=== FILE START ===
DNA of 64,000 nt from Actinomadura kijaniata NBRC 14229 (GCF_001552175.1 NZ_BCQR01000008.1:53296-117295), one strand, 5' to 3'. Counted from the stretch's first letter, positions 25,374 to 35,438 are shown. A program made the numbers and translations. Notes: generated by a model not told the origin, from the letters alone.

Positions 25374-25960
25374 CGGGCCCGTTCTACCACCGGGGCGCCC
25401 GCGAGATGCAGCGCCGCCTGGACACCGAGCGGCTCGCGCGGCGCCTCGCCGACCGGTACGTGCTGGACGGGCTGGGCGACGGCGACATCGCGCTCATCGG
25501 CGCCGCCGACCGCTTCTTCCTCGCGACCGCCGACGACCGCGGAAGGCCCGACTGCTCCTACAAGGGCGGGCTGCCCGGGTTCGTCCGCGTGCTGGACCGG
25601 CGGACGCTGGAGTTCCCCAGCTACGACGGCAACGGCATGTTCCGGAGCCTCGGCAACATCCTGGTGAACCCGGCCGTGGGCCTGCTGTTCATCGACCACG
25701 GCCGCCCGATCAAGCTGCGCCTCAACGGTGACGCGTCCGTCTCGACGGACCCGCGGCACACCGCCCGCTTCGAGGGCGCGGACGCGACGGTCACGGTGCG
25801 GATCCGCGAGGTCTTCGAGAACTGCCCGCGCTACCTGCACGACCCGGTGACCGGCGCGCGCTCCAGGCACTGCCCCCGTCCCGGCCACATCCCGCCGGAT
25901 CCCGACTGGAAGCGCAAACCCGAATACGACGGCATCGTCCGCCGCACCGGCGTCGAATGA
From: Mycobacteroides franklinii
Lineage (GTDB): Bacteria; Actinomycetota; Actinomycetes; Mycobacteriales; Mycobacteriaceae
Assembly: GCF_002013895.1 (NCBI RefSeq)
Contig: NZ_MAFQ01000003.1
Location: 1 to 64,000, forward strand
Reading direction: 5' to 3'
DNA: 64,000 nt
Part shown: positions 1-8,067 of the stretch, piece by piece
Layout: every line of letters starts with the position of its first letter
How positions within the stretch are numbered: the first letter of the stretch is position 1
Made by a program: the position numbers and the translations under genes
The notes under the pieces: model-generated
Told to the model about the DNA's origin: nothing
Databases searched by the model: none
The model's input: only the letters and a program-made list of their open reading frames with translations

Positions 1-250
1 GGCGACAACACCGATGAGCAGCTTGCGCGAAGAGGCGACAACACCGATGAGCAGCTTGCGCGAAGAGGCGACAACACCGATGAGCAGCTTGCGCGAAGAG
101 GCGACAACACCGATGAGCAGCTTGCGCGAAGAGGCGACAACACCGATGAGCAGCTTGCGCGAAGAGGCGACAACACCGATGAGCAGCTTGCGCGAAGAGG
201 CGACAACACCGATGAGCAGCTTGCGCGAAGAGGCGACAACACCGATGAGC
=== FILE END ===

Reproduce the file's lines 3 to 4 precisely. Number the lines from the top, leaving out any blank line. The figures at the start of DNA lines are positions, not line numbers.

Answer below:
25374 CGGGCCCGTTCTACCACCGGGGCGCCC
25401 GCGAGATGCAGCGCCGCCTGGACACCGAGCGGCTCGCGCGGCGCCTCGCCGACCGGTACGTGCTGGACGGGCTGGGCGACGGCGACATCGCGCTCATCGG